In what is now just a tree filled swamp beside the old school, there was a
very prosperous cranberry bog operated by Elliot Lumsden; a barrel of
cranberries in 1917 sold for $6.00. Later on, Lucy Lumsden and Sheldon Hume
operated this business. The Irish moss business in the 60's was thriving;
Ray Stewart built the Moss House to store moss for his business located on
the North Shore; it is no longer in use.
The original forge owned by Alec Bell stood in front of the house now
owned by Kelly Matheson. The stones from the foundation are still in the
yard. The forge later moved across the street and was managed by Hanford Bell.
Today Aubrey and Hollis Bell own the forge, but haven't operated it in many
Today's post office was constructed by the government in the late 1960's.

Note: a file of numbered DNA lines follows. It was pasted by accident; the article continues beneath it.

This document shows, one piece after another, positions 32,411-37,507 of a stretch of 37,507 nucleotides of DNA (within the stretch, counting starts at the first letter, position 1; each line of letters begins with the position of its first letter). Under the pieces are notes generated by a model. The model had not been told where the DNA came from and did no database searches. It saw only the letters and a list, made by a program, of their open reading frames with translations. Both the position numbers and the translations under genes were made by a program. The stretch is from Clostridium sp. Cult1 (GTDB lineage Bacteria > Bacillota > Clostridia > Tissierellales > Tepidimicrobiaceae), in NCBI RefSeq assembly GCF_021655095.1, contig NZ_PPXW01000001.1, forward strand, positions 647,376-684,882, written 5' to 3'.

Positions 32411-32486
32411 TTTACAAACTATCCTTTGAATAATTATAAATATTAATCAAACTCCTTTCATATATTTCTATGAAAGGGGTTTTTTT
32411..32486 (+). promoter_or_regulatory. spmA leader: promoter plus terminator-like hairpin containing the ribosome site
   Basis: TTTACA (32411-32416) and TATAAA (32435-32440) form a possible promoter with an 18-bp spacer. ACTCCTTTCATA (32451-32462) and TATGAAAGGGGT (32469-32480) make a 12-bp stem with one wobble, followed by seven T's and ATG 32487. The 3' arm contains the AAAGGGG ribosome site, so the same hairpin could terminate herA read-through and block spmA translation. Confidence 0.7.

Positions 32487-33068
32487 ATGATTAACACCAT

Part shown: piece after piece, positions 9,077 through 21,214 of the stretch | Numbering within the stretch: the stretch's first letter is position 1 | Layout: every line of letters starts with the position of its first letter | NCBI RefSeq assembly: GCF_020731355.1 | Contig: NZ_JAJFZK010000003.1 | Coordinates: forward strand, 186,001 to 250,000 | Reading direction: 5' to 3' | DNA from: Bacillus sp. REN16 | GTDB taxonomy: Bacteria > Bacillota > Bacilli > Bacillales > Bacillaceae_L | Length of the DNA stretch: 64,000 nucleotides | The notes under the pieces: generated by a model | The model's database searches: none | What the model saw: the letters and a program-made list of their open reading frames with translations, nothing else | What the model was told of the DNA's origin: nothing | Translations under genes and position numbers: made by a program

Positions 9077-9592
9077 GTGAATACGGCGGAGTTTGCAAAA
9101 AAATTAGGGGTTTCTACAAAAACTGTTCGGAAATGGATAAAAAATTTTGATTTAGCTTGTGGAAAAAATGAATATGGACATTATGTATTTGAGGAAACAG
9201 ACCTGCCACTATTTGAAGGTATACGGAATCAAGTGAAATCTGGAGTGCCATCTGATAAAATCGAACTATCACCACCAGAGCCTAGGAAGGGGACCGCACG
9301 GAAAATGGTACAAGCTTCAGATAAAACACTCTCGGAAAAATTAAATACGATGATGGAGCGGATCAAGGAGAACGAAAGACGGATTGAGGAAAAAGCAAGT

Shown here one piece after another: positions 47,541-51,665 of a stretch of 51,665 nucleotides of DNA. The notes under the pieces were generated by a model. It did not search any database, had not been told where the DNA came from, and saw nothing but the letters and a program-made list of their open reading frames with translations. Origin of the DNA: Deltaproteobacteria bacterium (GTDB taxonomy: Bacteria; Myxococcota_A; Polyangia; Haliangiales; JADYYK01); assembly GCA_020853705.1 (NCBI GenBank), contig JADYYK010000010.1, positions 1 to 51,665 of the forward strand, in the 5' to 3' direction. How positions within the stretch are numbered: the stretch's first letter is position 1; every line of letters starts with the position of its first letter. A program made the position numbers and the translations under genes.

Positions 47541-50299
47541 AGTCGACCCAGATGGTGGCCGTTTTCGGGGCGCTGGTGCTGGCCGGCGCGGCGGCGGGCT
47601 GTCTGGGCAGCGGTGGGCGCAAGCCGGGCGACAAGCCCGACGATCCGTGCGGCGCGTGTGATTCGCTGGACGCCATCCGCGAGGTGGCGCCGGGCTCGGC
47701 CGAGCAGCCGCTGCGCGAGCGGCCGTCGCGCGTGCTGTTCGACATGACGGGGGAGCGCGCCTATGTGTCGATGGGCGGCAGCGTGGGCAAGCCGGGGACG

The post office up to this time had been operated from private homes with a
room to spare and rent out. The first post office was owned by Sheldon Hume;
it then moved to the residence of Rollie White. Its final stay
in a private dwelling was back up the hill to the home of Everett and Muriel
Robertson, which is now owned by Terry and Sandi White.
The Clover Farm is presently owned by Otis Butler; originally on this
property was a carpentry shop owned by James Brook. In 1939, Silas D. Hugh built
his first store on the same site; from this establishment, he sold hardware
and building supplies, furniture, appliances, gas and groceries. In the